Most people do not find themselves in harm’s way like Officer Mayer and although they carry a knife daily, they have not thought of using it as a defensive weapon. EDC for them is cutting string, peeling an apple or cleaning their nails or—like my friend Bruce Gibson, who has hunted the USA, Canada, Africa (twice) and Asia—to open a bottle of wine to share with his wife. He prefers a folding Puma Universal and has carried it daily and on safari all over the world. It is a knife, but with its Sambar Stag scales, is also a piece of man-jewelry.
Beauty and Function
As with any knife you select, you should take time to consider your EDC’S uses and where it fits into your life. Some things to take into consideration when choosing your EDC are occupation, geography and the type of daily tasks you perform. Where a police officer might need to perform everything from cutting seatbelts to self-defense, a backpacker may need to be able to do everything from cut rope to whittling. When deciding on your EDC consider the tasks you perform the most and select a knife that is going to fulfill those needs the best. An old adage states: “A survival knife is the one you have on you at the time a situation arises.” This is the core of the EDC philosophy and along this line of thought, another adage states that “one should forget their knife is there until they need it.” If a knife is too heavy or too large and must be constantly rearranged for comfort, it will be left at home, in the truck or in that pack that went over the waterfall with the canoe. A light folder best answers this requirement, as well as being more politically correct in polite company.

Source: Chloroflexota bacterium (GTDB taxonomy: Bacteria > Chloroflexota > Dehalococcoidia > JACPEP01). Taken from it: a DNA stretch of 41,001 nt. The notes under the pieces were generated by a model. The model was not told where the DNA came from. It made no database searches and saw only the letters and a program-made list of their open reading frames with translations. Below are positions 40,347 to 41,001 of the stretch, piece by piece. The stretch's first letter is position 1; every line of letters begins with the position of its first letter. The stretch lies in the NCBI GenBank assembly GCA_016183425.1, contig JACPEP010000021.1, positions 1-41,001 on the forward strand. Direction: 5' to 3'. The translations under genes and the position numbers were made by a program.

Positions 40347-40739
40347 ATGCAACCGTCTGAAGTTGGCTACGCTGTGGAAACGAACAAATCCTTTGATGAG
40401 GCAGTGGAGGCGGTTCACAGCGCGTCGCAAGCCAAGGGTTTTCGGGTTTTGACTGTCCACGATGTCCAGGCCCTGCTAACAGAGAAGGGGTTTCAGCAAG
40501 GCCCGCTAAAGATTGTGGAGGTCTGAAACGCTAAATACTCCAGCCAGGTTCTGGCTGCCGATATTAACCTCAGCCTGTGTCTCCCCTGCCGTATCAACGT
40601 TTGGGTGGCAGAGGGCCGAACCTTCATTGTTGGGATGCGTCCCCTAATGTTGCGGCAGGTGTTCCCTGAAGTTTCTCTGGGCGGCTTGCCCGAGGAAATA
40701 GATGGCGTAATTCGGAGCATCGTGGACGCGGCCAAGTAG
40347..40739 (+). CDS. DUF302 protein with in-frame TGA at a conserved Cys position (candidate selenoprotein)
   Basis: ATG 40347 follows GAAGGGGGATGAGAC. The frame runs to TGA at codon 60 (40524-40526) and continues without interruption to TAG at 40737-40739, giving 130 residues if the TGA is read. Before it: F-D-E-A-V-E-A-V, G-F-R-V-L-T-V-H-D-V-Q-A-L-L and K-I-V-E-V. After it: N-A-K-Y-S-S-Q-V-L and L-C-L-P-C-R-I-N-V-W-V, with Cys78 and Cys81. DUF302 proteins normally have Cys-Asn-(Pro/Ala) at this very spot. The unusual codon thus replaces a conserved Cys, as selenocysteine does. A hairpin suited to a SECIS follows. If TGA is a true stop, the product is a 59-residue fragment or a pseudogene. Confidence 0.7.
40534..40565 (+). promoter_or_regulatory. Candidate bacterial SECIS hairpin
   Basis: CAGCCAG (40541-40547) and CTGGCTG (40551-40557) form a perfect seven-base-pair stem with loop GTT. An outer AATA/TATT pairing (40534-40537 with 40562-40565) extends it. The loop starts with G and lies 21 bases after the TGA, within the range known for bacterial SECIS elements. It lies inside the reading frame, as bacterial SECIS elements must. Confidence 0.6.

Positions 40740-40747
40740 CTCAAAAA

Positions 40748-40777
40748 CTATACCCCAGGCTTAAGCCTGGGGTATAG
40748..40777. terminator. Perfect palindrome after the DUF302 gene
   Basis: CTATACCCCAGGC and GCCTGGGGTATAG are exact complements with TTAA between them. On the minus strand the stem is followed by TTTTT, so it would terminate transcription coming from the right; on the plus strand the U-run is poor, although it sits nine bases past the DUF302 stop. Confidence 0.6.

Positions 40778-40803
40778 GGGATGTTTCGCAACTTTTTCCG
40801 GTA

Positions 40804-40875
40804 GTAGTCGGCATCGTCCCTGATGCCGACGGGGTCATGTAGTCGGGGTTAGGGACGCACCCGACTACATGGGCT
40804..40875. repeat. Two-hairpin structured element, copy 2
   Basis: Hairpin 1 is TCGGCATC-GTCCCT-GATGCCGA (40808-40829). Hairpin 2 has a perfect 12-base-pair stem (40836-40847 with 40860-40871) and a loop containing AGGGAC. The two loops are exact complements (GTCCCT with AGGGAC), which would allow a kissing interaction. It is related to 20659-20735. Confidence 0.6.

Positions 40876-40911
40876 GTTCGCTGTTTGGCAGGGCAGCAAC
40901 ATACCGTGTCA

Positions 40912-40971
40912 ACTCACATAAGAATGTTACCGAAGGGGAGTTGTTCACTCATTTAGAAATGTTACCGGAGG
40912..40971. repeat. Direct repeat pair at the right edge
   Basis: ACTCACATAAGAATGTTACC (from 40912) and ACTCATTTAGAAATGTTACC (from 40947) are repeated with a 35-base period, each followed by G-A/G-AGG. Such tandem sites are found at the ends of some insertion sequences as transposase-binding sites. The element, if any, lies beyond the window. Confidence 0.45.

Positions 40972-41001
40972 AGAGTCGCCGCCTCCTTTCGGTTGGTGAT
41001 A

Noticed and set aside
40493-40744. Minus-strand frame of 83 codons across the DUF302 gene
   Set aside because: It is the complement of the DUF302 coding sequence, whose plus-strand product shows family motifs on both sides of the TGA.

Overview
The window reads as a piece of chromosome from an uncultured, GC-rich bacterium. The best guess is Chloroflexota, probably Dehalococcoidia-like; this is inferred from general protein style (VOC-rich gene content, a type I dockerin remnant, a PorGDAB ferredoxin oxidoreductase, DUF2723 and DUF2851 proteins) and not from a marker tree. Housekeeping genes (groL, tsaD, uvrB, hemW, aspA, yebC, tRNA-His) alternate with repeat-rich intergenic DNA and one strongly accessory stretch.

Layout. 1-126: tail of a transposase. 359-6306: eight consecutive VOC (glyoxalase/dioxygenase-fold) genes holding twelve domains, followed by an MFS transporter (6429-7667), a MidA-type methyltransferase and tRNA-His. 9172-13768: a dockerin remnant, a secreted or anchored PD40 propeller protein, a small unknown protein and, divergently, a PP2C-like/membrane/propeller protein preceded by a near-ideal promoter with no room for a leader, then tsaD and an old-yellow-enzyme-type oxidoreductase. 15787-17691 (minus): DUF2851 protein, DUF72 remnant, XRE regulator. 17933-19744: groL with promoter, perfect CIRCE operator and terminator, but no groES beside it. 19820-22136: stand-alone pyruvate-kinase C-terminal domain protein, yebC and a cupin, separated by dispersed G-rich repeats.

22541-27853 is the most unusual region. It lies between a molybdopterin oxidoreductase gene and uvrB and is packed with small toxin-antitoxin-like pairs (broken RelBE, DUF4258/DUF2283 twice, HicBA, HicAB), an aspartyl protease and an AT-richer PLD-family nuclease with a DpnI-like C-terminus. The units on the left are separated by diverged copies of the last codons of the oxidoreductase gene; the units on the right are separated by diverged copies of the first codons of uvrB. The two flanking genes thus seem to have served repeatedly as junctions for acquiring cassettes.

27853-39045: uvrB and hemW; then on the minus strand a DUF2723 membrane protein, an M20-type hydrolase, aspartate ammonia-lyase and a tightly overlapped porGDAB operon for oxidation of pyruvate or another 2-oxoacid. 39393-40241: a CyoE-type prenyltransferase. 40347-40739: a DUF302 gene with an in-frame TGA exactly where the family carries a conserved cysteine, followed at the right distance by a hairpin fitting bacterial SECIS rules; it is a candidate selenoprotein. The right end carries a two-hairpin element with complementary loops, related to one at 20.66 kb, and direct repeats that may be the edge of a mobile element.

Dress knives are becoming very popular for beauty, along with function. A CPM steel or modern pattern welded blade, housed in a titanium frame, sporting Damascus bolsters with amber stag, mastodon ivory or the more stable ivory Micarta or carbon fiber, have become EDC jewelry for the discerning knife aficionado.
All of the beautiful knives in this article are light years ahead in materials, form and function, by makers from
“WHEN DECIDING ON YOUR EDC, CONSIDER THE TASKS YOU PERFORM THE MOST AND SELECT A KNIFE THAT IS GOING TO FULFILL THOSE NEEDS THE BEST.”